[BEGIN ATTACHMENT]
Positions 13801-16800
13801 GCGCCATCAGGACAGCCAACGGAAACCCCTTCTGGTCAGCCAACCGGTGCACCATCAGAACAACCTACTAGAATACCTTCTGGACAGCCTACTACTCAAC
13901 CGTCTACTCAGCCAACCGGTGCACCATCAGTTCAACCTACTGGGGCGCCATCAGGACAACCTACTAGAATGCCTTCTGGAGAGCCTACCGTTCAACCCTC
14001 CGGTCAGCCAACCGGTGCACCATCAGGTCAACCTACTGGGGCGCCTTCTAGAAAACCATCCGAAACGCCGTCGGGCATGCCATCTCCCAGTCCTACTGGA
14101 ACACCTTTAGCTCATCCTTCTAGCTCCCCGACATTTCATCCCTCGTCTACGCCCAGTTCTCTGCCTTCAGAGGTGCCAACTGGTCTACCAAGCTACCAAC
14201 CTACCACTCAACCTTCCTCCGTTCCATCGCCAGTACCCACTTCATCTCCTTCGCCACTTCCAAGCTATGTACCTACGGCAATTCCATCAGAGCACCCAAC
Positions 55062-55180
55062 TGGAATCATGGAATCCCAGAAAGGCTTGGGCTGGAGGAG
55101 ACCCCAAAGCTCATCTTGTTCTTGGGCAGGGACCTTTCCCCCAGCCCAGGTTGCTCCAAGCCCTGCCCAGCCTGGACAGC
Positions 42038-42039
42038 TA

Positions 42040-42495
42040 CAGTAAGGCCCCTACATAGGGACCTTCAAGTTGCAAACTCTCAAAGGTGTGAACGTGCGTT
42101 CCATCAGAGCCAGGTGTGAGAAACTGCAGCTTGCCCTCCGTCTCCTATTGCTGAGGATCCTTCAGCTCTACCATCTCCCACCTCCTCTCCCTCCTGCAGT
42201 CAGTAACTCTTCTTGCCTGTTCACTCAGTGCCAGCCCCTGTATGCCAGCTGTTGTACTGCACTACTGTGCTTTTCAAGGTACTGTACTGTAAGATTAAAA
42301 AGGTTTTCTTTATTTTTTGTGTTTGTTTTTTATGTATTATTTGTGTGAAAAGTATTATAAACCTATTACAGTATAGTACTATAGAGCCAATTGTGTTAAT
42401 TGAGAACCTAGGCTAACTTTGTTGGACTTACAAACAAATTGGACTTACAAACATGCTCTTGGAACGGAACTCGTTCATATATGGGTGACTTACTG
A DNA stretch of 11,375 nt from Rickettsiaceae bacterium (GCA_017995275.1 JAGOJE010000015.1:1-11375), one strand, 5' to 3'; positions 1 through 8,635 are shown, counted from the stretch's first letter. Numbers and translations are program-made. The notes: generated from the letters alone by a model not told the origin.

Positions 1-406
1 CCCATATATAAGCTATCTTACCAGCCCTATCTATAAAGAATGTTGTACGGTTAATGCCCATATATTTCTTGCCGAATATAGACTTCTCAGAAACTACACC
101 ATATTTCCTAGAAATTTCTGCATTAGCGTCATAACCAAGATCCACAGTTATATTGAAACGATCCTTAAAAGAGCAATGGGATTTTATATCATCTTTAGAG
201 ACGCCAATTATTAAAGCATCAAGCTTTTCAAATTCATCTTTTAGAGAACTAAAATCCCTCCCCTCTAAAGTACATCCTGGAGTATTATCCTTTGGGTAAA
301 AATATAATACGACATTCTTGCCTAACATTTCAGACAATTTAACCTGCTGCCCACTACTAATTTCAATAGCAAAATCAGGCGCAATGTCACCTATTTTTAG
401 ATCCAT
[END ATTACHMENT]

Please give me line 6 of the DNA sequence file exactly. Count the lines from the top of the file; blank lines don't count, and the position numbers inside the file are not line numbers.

14201 CTACCACTCAACCTTCCTCCGTTCCATCGCCAGTACCCACTTCATCTCCTTCGCCACTTCCAAGCTATGTACCTACGGCAATTCCATCAGAGCACCCAAC